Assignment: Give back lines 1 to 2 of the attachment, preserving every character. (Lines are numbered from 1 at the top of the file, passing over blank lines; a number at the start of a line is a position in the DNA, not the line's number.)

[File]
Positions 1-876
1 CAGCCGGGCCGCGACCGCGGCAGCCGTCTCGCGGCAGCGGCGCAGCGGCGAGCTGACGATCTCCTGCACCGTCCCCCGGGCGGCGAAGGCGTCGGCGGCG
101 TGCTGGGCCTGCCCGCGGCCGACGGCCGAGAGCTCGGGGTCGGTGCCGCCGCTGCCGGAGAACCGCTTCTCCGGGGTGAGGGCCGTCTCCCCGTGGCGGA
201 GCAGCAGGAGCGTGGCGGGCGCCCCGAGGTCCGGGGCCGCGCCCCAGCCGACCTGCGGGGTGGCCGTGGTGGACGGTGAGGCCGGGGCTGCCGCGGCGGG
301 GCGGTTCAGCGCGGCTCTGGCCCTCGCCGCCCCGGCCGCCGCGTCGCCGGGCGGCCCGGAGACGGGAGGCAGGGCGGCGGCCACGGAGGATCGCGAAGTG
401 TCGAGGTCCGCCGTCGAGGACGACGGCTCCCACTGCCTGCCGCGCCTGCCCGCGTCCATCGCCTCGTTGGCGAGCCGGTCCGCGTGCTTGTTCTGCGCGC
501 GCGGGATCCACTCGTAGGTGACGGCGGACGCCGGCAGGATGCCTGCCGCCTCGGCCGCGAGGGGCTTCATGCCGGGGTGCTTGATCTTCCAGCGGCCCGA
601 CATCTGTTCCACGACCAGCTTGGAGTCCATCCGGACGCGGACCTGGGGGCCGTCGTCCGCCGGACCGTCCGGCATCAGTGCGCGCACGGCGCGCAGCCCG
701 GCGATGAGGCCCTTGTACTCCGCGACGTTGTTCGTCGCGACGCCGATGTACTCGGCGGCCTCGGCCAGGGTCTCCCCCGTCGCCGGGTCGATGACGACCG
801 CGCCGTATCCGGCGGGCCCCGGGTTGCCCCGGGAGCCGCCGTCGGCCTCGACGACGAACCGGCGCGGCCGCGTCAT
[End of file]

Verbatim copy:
Positions 1-876
1 CAGCCGGGCCGCGACCGCGGCAGCCGTCTCGCGGCAGCGGCGCAGCGGCGAGCTGACGATCTCCTGCACCGTCCCCCGGGCGGCGAAGGCGTCGGCGGCG